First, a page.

It unleashed a torrent of tributes from people from all walks of life, revealing perhaps for the first time in one place the wide swath Walterskirchen cut during his 60 years. Many in the sports world, for instance, didn't know he volunteered in classrooms and for 10 years in child care at the Missoula Area YMCA, which in 2008 named him its volunteer of the year.

Former classmates from the 1960s and '70s weighed in. One said she tried never to be drinking water when Walterskirchen was around “because I knew I'd spit it out when you made me laugh.”

Jon Kasper, a former Missoulian colleague, recalled the uproarious story Walterskirchen told of his driver’s education experience in the parking lot at Flathead High School. Kasper, now an assistant commissioner for the Big Sky Conference, also thought he remembered that Walterskirchen was once “Champ,” the Bobcat mascot, when he was a student at MSU.

“During the 1976 season, including at the championship game in Wichita Falls, (Texas),” affirmed Bill Lamberty, MSU director of media relations. “The stories Sparky told...”

“He had a heart of gold, brightened everyone he came in contact with!” posted Wayne Tinkle, former UM and current Oregon State men’s basketball coach.

There were stories from Walterskirchen’s many years as public address announcer at Missoula Mavericks baseball games, and of his station in the front corner of the press box at Grizzly football games, making calls and answering the phone to update scores from other games.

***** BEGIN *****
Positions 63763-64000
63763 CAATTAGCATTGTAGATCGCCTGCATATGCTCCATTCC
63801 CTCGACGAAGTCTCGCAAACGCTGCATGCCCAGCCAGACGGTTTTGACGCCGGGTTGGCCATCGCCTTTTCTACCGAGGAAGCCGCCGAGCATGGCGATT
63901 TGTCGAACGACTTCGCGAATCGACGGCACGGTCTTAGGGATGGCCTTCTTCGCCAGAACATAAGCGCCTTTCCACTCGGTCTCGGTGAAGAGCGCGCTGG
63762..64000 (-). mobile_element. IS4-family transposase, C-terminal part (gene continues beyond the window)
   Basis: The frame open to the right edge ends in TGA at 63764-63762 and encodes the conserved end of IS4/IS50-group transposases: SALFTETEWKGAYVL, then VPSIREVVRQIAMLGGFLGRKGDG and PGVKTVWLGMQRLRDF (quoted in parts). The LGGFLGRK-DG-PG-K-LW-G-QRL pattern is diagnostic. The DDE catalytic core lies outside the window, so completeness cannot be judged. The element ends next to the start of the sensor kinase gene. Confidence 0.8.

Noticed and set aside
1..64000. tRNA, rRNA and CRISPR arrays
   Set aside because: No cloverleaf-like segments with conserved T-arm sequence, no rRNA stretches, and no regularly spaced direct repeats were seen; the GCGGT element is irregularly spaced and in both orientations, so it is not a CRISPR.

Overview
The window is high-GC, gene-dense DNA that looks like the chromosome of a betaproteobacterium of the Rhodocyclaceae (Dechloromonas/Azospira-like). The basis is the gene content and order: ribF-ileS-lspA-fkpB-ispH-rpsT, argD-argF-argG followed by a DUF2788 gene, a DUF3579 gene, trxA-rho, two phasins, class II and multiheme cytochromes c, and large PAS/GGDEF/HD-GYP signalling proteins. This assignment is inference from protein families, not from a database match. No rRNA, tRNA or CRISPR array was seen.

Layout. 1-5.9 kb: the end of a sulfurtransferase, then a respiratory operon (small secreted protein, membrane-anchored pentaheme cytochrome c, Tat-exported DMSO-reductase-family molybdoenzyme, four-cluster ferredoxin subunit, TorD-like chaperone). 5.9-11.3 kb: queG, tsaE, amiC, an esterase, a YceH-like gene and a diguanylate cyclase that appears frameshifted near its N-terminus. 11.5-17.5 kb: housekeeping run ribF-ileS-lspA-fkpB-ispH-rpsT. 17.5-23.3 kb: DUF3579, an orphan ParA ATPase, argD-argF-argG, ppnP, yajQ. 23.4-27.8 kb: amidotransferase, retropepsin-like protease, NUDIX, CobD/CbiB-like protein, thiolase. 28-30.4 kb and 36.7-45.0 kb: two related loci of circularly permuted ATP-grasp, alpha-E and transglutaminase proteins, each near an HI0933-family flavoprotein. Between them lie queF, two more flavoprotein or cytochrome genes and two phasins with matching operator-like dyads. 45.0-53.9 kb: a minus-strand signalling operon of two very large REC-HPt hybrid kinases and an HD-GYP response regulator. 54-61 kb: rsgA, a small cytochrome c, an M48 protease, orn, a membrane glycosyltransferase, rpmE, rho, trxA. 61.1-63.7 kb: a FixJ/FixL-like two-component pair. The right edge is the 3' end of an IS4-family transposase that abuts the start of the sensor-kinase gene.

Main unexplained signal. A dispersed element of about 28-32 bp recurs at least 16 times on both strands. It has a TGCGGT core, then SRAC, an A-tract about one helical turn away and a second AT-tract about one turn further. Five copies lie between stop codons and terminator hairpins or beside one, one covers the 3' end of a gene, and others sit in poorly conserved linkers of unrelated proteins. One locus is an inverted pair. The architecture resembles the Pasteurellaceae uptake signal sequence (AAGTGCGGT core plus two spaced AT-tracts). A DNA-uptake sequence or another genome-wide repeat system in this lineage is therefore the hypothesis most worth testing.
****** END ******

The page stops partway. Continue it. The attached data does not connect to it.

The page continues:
“Yep, this is Chris,” he’d say over the phone to newsrooms every night during Little League season. Teams throughout Missoula relied on him to distribute their scores, and he’d do so with a delighted commentary that often pushed deadlines.

Few who entered Walterskirchen’s sphere left without a tidbit of personal or family history, obscure or otherwise. He remembered birthdays of children and grandchildren and usually had a historic event to go along with each. 

“The week before he died his nurse came in, and I had not heard her last name,” Addington said. “Chris asked her out of the blue, ‘Is your brother Shay?’ She was blown away. Her brother is Shay Smithwick-Hann, the (former Grizzly) quarterback. And then he said, ‘Your parents sang at my cousin’s wedding in Kalispell.’

"That was over 20 years ago.”

It wasn’t until his broken hip in January and subsequent convalescence at Hillside Manor and Grizzly Peak that Walterskirchen was forced to move from his cluttered second-floor apartment with a steep and narrow stairway after more than 25 years.

His ailments limited his dexterity, prompting his teachers at an early grade to fit him out with a typewriter because handwriting was so challenging. It challenged his mobility throughout his life, which made all those tromps across town in all seasons — to work, school, university, bus station, bank and grocery store — in all seasons all the more admirable.

“He is the meaning of service because he gave so much — to the Mavs, to (the Missoulian), to kids with disabilities and without,” Neilson said. “He just gave and gave and gave. I can’t even imagine what daily life was for him.”

"He never complained and he was always positive," Addington said. "I asked him, 'How have you stayed positive through everything?' He said there really isn't any other way to be."

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Mineral County, Veterans Issues Reporter

Reporter for The Missoulian.